Photo credit: Nick Youngson
“Nor of course must they ever be allowed to raise Aristotle’s question: whether “democratic behavior” means the behavior that democracies like or the behavior that will preserve a democracy. For if they did, it could hardly fail to occur to them that these need not be the same.” C.S. Lewis (The Screwtape Letters)
Let’s embrace the spirit of democracy in the conduct of our daily lives. Here are a few suggestions to consider and/or share with others:
Take the long view and don’t miss the forest for the trees. So long as we preserve our democracy, you will always have another chance to compete for your cause – in one election after another, at the federal, state, and local levels. Many a fight lost at the federal level has been won at the state level. Some causes took decades to win, but tenacity wins out.
Be respectful. We are all Americans, we all want to make America a better place even if we have different ideas about how to go about it. And think about the Golden Rule. If you want to be heard, then earn the right: first show the others that you are willing to listen to them, just as you would have them listen to you. Other people occasionally have ideas that might benefit you. Listen for them. Defend your opponent’s right to speak, even you disagree with them – as you would have them defend your right to the same. If you want to speak, speak to others as you would have them speak to you.
“We want to fight, and I want to fight, but we will be respectful … That doesn’t mean you have to reduce your ferocity. It’s just got to be respectful.” — John McCain, 2008.
Never tell people they are wrong or evil: it closes their minds and encourages them to think of new reasons why they are right and righteous. Telling people they are wrong further entrenches them. Instead, let people know what you believe, what you want, and why. People like to figure things out for themselves. Similarly, never tell people what to do or how. Instead, lead by example. Be the best person you can be.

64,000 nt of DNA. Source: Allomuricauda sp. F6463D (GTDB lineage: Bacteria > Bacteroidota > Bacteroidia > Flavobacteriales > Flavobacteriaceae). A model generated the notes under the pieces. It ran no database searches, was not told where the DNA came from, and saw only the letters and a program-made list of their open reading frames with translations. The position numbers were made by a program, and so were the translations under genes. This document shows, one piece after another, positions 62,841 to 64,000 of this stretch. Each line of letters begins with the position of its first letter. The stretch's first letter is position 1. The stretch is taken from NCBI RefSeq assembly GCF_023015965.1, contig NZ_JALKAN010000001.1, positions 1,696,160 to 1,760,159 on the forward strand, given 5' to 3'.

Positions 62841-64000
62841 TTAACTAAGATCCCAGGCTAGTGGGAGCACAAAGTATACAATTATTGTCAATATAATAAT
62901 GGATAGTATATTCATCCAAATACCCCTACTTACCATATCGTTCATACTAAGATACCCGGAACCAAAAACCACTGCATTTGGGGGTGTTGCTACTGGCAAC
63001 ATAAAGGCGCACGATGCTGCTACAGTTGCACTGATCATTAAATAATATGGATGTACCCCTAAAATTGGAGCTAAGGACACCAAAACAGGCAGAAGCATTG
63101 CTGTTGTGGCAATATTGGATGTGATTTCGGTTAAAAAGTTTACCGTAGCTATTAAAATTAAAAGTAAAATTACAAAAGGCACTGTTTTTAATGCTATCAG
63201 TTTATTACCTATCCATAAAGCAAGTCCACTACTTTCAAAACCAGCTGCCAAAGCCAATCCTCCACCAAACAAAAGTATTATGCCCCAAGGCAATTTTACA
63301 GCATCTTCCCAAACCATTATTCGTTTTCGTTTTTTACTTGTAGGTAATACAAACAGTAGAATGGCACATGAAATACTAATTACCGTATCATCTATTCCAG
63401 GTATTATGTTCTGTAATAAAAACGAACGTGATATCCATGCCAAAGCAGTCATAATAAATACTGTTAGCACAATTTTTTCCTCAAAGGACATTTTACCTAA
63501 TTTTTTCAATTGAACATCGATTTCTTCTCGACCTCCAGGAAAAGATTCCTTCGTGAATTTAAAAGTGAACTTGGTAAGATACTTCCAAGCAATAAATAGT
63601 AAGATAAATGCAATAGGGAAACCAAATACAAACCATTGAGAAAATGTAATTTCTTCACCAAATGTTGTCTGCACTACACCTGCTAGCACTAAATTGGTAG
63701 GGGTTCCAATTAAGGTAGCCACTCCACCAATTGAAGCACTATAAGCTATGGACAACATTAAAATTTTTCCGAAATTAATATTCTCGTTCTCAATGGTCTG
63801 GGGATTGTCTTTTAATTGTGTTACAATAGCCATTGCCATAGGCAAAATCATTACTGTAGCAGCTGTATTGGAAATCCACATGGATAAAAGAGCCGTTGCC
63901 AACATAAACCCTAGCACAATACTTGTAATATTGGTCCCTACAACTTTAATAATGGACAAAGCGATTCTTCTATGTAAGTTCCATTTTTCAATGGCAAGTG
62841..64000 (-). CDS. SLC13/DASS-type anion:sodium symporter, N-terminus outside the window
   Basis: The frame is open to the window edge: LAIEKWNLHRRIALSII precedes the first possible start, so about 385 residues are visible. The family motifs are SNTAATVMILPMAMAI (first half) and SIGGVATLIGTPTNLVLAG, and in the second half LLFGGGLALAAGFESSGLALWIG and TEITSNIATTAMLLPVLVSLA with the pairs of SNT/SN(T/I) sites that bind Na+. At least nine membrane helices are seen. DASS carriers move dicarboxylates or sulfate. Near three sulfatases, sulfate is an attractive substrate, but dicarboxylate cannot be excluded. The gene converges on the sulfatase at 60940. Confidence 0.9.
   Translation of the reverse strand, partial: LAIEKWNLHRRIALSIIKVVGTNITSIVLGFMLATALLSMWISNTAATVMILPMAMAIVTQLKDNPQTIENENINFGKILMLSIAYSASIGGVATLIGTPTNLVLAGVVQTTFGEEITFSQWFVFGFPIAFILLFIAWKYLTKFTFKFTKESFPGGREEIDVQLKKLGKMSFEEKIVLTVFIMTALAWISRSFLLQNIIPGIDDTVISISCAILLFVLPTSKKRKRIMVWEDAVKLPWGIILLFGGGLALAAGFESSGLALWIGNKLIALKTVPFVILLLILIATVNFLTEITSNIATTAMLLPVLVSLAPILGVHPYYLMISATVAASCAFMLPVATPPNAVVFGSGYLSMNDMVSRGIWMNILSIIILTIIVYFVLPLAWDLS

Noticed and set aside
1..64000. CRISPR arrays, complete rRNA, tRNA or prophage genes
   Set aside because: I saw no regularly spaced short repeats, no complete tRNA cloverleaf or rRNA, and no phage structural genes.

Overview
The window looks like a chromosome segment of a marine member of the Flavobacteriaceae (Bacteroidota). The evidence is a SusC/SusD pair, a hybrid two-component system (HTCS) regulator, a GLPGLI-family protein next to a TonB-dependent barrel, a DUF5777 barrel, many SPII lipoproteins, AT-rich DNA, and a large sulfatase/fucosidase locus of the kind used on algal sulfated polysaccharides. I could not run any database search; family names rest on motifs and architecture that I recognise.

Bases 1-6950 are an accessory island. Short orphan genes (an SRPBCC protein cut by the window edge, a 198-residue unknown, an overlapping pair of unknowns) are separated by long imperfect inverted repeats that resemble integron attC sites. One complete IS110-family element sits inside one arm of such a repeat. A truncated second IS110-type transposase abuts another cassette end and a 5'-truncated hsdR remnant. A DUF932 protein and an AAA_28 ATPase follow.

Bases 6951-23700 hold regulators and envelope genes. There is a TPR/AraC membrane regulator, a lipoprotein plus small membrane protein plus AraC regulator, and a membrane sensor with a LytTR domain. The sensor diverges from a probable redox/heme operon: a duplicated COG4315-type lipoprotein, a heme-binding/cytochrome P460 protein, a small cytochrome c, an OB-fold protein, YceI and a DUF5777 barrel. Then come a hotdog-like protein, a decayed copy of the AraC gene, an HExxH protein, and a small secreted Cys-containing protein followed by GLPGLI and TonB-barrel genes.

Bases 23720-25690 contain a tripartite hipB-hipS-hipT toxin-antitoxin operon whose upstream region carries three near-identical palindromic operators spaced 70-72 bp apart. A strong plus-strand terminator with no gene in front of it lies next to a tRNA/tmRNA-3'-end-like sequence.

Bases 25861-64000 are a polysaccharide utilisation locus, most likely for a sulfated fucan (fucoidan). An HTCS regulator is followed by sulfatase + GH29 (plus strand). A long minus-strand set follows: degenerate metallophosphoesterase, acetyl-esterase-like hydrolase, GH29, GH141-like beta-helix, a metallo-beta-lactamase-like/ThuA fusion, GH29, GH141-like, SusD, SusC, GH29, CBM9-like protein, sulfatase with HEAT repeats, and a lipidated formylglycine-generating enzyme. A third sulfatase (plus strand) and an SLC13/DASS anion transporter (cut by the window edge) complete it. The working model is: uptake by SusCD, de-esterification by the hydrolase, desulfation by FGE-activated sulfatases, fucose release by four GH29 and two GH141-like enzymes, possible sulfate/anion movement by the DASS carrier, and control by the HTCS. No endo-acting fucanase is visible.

Push for solving a problem instead of pushing against “them.” Learn about, and push for, something that matters to you. Think about what you want, what needs to change, where, how, when, and why. Advocate for those changes. If you do it in this way, making sure not to personalize things, you may find a surprising number of allies.
Remember most people have a lot of good in them. There are all sorts of helping and sharing going on every day. If you aren’t already one of those people, become one. Join an organization aimed at good works rather than politics: Civitan, Elks, Food Banks, 4-H, Kiwanis, Lions, Moose Lodge, Optimists, Rotary, Paralyzed Veterans of America, United Service Organizations (USO), and so many more.
Be a thoughtful media consumer. Make a commitment not to live in a media bubble. Go for sources with different points of view. Learn how other folks look at things. And stay on your toes. Almost all of our media, mainstream, alternative and social, are privately owned. They have no obligation to report objectively. This is a special problem when media ownership is concentrated in just a few hands. Think about the political orientation of the news you are reading or watching, think about what their motivations are, ask if the logic in their story holds up and if credible sources are named.
Fight for free, fair, and accountable democracy. Eternal vigilance in the defense of democracy is a real thing – because it is a completely natural temptation for some people to try to game or undermine the system. History is full of examples. Educate yourself (if you haven’t already) on the principles and legal angles involved in getting free, fair and accountable government. This website offers some help and there is much more to be had. Then engage. You don’t have to know it all. Pick an angle that you feel strongly about and partner with a non-partisan (non-partisan) organization specializing in that angle. You might even consider running for office yourself.